Telescopes and a last will and testament. Clocks, a sketch of a comet, and a life mask. Astronomical photographs, a fly spanker, log books of data, and a tea set. Observers of Sputnik. Sheet music, trade cards, and a Wonder Woman comic strip. As disparate as they may seem, these objects are all tangible things of American astronomy in the last 200 years.
They are assembled together in this exhibition to reveal how three significant Harvard astronomers—William Cranch Bond, Annie Jump Cannon, and Fred Whipple—were not secluded on Observatory Hill nor were they removed from the social rituals, entertainments, business, and politics of their times. On the flip side, ephemeral publications such as greeting cards, advertisements, and vinyl records illustrate how contemporary popular culture drew inspiration from astronomers’ work and the celestial bodies they studied. It also reflected different cultural expectations for women and men in and out of the observatory.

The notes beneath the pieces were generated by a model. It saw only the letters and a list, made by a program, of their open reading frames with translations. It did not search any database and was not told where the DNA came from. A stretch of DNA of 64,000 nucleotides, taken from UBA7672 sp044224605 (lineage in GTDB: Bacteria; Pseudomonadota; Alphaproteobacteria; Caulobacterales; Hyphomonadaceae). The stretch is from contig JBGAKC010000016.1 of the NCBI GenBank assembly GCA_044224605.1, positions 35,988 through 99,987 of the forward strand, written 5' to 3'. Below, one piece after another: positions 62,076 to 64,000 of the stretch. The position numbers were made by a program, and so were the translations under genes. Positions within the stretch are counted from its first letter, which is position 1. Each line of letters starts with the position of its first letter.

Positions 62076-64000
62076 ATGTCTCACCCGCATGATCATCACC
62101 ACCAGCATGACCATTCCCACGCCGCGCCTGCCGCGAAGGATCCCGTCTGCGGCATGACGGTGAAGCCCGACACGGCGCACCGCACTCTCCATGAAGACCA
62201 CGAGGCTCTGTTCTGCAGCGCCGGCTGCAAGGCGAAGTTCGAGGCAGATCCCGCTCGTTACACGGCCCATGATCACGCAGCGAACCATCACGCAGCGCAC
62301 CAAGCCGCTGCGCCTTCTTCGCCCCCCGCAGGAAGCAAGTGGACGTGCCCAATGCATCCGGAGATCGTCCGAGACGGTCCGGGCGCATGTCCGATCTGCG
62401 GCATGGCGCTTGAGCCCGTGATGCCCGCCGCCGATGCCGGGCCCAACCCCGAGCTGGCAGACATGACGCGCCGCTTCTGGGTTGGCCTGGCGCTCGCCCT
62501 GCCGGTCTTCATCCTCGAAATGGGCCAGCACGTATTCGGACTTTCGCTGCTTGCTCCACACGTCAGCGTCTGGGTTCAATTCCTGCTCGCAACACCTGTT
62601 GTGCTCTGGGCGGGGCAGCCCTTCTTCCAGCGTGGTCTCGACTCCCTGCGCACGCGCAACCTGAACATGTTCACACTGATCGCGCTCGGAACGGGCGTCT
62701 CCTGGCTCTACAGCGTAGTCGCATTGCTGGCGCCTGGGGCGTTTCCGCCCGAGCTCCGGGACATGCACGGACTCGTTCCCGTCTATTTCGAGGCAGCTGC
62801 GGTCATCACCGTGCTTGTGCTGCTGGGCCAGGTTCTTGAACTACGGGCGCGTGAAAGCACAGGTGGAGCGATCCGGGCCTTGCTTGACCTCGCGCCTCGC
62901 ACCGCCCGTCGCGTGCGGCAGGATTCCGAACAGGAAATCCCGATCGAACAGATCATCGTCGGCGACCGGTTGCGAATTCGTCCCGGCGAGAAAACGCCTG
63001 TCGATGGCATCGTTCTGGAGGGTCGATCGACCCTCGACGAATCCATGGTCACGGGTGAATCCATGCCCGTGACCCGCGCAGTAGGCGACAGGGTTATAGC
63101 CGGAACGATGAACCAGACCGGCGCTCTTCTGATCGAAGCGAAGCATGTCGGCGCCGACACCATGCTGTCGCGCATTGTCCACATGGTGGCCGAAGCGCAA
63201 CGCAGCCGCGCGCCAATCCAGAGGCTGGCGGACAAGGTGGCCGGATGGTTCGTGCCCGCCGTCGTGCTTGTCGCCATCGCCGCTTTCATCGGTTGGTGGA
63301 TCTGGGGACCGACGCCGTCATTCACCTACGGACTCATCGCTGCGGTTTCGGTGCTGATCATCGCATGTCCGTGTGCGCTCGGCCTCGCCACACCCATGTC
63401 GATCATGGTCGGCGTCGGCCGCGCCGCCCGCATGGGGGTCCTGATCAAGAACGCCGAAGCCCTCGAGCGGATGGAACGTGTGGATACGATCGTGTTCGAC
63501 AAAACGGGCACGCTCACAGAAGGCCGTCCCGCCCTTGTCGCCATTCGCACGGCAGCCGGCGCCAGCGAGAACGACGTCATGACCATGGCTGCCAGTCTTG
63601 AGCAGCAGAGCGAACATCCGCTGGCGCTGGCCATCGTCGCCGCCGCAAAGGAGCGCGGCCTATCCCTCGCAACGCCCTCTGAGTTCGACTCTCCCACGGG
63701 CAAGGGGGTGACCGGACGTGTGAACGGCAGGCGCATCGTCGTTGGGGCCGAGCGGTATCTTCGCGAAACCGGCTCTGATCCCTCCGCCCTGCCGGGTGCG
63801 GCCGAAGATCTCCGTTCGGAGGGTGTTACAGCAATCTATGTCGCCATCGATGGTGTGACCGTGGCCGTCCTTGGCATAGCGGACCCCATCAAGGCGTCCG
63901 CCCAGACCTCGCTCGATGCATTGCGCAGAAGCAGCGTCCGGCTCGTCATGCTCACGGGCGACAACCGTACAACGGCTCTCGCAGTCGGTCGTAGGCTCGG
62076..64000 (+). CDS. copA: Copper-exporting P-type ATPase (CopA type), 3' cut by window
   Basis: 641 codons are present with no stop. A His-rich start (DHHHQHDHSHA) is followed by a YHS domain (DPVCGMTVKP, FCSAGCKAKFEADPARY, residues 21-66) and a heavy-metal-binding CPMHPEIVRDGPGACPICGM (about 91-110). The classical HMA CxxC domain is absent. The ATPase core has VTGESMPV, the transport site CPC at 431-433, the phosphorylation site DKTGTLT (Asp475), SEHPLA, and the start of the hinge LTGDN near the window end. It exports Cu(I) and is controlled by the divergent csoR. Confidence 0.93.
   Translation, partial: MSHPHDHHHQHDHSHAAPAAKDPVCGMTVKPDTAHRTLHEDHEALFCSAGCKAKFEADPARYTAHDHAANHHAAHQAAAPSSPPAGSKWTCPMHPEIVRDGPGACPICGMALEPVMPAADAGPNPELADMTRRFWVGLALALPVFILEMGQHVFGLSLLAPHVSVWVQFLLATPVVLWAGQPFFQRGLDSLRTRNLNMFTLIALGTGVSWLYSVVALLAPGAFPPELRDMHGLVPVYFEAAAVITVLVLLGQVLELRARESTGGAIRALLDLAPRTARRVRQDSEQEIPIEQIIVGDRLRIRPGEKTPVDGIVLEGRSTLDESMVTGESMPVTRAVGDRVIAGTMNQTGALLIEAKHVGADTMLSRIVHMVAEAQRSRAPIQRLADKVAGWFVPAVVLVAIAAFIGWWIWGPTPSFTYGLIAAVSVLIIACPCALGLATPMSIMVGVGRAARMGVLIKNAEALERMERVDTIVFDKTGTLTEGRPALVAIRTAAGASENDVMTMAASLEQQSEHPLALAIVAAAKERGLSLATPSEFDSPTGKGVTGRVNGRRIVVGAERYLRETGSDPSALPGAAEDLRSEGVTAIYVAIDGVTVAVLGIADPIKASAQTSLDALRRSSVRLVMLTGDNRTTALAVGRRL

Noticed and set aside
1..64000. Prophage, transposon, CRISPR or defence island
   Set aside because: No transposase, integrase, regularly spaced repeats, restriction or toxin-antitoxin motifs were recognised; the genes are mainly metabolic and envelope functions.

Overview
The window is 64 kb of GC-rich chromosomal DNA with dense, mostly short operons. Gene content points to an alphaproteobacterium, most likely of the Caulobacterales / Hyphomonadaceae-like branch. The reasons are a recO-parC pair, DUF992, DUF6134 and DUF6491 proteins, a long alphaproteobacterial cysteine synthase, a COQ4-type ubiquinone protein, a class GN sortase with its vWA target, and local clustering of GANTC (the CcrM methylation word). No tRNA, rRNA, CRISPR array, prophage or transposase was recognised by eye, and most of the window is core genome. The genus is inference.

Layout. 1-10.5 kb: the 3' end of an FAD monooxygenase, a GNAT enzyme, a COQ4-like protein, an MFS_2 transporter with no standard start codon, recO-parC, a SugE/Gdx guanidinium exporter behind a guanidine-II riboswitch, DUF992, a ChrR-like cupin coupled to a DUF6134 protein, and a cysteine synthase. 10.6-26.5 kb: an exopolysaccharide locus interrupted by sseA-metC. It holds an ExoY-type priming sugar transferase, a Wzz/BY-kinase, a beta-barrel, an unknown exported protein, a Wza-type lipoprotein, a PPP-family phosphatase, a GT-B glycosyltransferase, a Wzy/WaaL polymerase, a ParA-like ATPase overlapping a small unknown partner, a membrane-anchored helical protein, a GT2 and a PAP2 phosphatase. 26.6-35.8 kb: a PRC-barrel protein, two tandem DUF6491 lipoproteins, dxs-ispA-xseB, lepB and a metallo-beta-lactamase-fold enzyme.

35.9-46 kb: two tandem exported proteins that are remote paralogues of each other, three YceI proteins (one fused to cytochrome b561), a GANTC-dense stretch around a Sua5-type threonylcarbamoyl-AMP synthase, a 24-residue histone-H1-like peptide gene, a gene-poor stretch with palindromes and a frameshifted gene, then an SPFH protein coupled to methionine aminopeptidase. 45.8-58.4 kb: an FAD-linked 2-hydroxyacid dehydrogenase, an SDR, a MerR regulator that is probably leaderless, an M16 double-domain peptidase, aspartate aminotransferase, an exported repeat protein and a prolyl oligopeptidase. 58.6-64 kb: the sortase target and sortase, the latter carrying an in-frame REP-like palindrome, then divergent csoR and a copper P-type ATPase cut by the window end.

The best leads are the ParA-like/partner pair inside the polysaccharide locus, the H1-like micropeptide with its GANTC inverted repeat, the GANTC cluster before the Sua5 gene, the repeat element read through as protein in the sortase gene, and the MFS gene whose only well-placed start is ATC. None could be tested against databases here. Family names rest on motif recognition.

This exhibition was curated by nine students working with me as their final project in a large undergraduate course at Harvard, USW30: Tangible Things: Harvard Collections in World History, taught in 2017 by Laurel Thatcher Ulrich and Sara Schechner.